State gives OK for natural gas pipeline through Addison County

MIDDLEBURY — The Vermont Public Service Board on Monday gave its conditional approval to, and issued a Certificate of Public Good for, Vermont Gas Systems’ proposed 41-mile natural gas pipeline from Colchester to Middlebury and Vergennes.
The $86 million project could be delivering natural gas to businesses along Middlebury’s Exchange Street by late next year, followed by service to other areas of Middlebury and Vergennes, as well as pockets of consumers in Monkton, Ferrisburgh, New Haven, Bristol and East Middlebury.
The project has drawn praise from some who favor the currently lower price of natural gas and say it will spur business activity in the region. Others are opposed based on concerns about individual property rights, safety, and damage to the environment, particularly through drilling practices called “fracking.”
The PSB’s approval relates only to its “Phase One” plans. Vermont Gas has another application pending with the board for a Phase II project that would extend from Middlebury through Cornwall and Shoreham, under Lake Champlain to the International Paper Mill in Ticonderoga, N.Y. Ultimately, Vermont Gas wants to extend its pipeline into Rutland County.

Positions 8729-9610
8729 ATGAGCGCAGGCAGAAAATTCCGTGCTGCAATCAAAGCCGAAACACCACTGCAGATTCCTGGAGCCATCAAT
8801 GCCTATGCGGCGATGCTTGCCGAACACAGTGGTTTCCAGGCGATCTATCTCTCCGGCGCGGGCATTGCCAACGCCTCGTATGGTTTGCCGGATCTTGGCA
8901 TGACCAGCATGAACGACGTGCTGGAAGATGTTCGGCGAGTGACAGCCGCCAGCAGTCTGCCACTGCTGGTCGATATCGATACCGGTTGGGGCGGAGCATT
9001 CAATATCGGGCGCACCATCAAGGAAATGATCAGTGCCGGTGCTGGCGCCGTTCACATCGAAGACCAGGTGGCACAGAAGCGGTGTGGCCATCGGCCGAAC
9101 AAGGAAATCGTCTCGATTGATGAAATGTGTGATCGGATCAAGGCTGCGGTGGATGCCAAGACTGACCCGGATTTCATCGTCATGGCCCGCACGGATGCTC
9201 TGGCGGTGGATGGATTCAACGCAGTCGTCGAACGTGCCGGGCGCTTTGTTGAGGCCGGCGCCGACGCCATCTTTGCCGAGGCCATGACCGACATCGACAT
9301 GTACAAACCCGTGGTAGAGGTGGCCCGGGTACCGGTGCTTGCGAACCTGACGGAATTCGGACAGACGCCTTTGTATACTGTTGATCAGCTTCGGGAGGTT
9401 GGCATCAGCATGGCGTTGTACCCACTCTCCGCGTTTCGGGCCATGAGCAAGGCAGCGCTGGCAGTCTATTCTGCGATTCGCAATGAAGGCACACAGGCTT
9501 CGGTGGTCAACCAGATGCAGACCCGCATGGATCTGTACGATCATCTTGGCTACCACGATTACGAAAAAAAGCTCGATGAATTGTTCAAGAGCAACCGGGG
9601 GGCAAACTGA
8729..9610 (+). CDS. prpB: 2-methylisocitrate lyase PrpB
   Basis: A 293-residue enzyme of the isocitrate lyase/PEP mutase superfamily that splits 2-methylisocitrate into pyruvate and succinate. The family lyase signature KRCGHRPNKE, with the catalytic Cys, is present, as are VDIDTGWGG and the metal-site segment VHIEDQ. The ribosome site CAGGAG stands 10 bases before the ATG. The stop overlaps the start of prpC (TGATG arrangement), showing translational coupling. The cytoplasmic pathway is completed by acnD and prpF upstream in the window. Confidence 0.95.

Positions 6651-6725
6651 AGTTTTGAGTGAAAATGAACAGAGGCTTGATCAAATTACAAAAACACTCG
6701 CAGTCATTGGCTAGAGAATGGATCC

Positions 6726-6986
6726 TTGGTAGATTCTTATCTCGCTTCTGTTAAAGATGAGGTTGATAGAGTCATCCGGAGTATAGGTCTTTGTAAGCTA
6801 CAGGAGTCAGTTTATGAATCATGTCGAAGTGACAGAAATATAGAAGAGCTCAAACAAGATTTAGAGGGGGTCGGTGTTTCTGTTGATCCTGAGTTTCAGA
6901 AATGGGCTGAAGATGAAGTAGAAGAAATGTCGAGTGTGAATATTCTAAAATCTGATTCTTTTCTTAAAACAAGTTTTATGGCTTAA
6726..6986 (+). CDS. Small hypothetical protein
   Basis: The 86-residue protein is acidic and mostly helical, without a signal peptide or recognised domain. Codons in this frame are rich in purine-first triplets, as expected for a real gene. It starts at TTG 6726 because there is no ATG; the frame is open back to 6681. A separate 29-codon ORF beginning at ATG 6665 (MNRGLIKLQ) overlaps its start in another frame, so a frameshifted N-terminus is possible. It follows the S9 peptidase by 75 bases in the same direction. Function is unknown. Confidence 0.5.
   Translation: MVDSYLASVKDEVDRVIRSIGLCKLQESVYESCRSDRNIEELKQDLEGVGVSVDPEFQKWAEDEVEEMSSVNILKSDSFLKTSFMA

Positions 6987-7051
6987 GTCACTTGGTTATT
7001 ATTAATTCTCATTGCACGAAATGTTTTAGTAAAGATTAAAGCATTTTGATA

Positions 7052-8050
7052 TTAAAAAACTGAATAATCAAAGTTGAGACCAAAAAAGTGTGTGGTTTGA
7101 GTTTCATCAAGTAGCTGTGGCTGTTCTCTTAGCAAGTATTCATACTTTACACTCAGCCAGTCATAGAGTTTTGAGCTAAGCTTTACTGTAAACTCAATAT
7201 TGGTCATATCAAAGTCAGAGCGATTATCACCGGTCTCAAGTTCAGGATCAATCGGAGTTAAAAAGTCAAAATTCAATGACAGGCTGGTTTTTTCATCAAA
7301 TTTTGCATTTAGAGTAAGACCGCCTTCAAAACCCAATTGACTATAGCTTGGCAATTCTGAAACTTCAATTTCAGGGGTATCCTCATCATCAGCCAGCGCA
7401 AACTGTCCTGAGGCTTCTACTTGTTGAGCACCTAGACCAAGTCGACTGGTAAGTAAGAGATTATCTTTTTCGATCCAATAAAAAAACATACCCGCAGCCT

In it’s 156-page decision issues late Monday afternoon, Dec. 23, the PSB listed a series of findings while laying out its rationale for issuing a Certificate of Public Good in spite of substantial opposition to the plan by environmentalists, town officials and property owners within the project route (see the entire decision at addisonindependent.com).
Jennifer Baker of Monkton was not pleased with the PSB’s decision.
“The PSB has dismissed the legitimate safety concerns of many residents along the route,” she said on Tuesday morning. “By quoting the safety standards, they show that they are confusing code with zoning. Just because something is built to a standard doesn’t mean that it’s sited correctly. This pipeline is too close to schools and many residences.”
Scores of people turned out at a Sept. 10 PSB hearing to speak against the project, based on safety, environmental and property rights concerns.
Middlebury resident Ross Conrad was among the many who spoke against the project during the past year.
“By law the PSB did not consider the impact of fracking when approving a Certificate of Public Good for the pipeline and ignored the obvious, that we are all connected and we can’t allow others to pollute the air, water and food we all share in this global economy without it coming back to haunt us,” Conrad said.